Call for Participation: BioEye 2015 Competition

Call for Participation:

BioEye 2015 – Competition on Biometrics via Eye Movements

Dear Colleagues,

We would like to announce that the Competition on Biometrics via Eye Movements (BioEye 2015) has been launched. The BioEye 2015 competition is organized as an attempt to advance the research field of eye movement biometrics, by giving an opportunity to scientists and researchers to use a large, high quality database of eye movements, recorded using different visual stimuli and with recordings conducted to allow testing for template aging effects.

You can visit competition webpage at:

Registrations are open and the development datasets are ready to download. You can start testing your approaches immediately! In the competition webpage you can find the description of the competition procedure and deadlines, and helpful resources regarding eye movement biometrics.

Prize: the winner of the competition will receive an eye tracker as a prize. Specific details about the model of the eye tracker and the vendor providing the prize will be announced at a later date.

The deadline for the submission of final results is: March 26, 2015.

BioEye 2015 is an official competition of the 7th IEEE International Conference on Biometrics: Theory, Applications and Systems (BTAS 2015).

If you have any additional questions please contact us at:

Best regards,

The Organizing Committee of BioEye 2015



Call for Participation: PhD Course on Using Eye-tracking in Social Science Research Projects

Course Coordinator:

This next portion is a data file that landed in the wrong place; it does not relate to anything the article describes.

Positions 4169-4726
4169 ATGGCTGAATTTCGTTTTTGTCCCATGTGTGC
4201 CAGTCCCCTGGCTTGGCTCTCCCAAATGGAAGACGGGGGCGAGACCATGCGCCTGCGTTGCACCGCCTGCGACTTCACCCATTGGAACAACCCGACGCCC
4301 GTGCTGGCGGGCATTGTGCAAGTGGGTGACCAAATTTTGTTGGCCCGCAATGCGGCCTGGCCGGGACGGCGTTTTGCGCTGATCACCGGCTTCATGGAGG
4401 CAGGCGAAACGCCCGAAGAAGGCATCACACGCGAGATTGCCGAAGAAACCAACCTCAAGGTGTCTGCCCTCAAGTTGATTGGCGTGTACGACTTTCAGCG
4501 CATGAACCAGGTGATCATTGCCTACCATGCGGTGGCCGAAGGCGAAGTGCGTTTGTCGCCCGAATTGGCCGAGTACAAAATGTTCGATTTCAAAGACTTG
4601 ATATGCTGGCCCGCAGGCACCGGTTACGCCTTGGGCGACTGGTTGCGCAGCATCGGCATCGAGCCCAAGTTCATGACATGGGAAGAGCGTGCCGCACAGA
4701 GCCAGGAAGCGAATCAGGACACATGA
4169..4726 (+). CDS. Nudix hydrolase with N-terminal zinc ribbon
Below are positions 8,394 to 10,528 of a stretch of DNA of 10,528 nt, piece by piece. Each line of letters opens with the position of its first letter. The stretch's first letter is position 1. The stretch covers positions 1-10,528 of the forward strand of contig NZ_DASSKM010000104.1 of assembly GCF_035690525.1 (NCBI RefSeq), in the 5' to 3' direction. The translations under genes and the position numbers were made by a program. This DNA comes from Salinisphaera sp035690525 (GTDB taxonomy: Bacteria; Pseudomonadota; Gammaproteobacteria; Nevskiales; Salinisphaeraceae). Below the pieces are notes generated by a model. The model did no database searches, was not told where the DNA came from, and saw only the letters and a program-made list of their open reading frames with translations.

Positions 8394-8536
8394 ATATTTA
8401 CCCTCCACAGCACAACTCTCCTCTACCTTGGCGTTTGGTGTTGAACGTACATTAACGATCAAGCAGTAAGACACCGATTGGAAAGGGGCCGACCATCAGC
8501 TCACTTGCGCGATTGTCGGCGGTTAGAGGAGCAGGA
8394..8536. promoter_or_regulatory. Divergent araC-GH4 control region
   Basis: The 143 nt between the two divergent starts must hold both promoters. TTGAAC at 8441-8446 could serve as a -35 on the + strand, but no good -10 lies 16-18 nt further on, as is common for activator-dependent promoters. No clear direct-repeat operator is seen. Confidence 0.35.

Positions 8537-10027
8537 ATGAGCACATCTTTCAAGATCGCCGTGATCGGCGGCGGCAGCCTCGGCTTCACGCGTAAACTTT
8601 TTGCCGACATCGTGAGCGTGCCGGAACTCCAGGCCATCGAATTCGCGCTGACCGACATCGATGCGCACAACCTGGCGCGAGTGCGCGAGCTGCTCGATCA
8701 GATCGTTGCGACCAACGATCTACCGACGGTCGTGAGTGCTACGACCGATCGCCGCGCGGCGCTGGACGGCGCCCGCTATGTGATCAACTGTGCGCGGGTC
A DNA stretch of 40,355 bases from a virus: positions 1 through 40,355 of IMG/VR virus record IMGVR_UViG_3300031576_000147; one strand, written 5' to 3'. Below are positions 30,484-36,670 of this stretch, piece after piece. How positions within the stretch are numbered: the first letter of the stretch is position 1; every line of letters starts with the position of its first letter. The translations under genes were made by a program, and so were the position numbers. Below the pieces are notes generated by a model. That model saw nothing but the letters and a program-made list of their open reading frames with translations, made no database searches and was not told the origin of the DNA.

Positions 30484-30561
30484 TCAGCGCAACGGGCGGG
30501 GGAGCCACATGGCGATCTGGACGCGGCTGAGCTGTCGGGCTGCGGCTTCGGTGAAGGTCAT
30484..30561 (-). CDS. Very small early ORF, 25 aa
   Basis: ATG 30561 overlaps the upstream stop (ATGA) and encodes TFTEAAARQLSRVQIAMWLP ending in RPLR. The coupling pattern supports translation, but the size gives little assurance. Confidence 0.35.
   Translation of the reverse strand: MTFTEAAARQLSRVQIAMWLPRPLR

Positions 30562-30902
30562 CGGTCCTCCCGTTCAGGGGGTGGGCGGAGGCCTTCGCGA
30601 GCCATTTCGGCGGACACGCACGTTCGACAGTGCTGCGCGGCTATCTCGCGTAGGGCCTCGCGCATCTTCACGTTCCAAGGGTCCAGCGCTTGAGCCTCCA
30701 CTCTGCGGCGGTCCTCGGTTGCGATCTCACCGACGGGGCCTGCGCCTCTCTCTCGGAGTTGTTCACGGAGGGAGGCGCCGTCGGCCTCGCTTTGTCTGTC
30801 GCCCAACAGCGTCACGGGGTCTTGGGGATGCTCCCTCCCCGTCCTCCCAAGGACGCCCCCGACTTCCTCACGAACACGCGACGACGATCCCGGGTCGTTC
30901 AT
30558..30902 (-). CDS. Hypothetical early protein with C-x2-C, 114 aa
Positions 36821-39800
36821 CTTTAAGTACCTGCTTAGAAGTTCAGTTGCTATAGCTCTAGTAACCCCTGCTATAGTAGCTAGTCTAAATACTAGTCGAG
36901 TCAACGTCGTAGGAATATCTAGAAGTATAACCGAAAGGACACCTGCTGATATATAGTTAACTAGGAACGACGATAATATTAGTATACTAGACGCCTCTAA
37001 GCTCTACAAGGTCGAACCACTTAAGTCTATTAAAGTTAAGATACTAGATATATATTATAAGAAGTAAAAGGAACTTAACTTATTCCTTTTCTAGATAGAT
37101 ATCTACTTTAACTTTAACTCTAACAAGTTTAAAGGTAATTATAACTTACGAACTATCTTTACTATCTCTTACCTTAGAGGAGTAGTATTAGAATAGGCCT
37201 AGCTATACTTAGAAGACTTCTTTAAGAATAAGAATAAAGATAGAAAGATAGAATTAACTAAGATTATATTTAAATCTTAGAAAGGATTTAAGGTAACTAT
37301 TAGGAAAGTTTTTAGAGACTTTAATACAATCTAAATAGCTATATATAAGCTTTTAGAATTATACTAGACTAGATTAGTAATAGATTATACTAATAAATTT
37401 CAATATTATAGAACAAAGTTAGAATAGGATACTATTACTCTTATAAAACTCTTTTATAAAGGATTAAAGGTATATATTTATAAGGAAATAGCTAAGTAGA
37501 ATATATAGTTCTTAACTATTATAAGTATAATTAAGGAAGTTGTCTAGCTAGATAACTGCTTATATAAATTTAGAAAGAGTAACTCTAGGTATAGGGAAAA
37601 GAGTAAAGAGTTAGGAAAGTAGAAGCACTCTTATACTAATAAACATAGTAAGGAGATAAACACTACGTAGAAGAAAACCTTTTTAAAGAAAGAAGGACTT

• Associate Professor Dr. Martin Meißner, University of Southern Denmark, Department of Environmental and Business Economics, Esbjerg, Denmark


  • Associate Professor Dr. Martin Meißner, University of Southern Denmark, Department of Environmental and Business Economics, Esbjerg, Denmark.
  • Assistant Professor Dr. Jacob Orquin, Aarhus University, Department of Business Administration, Aarhus, Denmark.
  • Assistant Professor Dr. Jella Pfeiffer, Karlsruhe Institute of Technology, Institute of Information Systems and Marketing, Karlsruhe, Germany.
  • Assistant Professor Dr. Thies Pfeiffer, Bielefeld University, Cognitive Interaction Technology Center of Excellence, Bielefeld, Germany.


  • Monday, September 14th to Friday, September 18th, 2015.


Much of the rapid growth of research on attention and especially eye-tracking has been driven by the fast technological development in recent years and a sharp decline in the costs of eye-tracking equipment. Remote, head-mounted, portable and mobile devices will now be used in many PhD projects because it is possible to generate larger samples of respondents in new (decision) environments.

Eye-tracking makes it possible to track and study attentional processes in great detail, classically in front of computer screens but also in mobile contexts, for example when using digital devices, like smartphones or smartglasses (Google glasses, EPSON Moverio) for studying purchasing behavior in retail stores.

The qualifications and skills obtained during master programs often hardly prepare students to conduct eye-tracking studies, to avoid potential pitfalls when using the eye-tracking equipment and to analyze the complex eye-tracking datasets. Especially in the beginning of a PhD project these challenges appear to be overwhelming.

PhD students completing the course will gain an overview of research in the field of bottom-up and top-down attentional process and search in decision-making. We will give an overview on latest developments in the field, including learning and contextual biases in decision sequences and the evaluation of decision theories. From a practical perspective PhD students will get insight in the process of setting up eye-tracking experiments, conducting a first empirical study on their own and analyzing an eye-tracking dataset. PhD students will have the opportunity to use remote eye-tracking devices together with their own laptops and use the provided software to analyze their datasets. Based on this experience, students will be able to critically reflect their experimental work and improve the planning of their own future experiments. Moreover, PhD students will learn about ways of analyzing eye-tracking data, for example using multi-level regression models.

Course Content: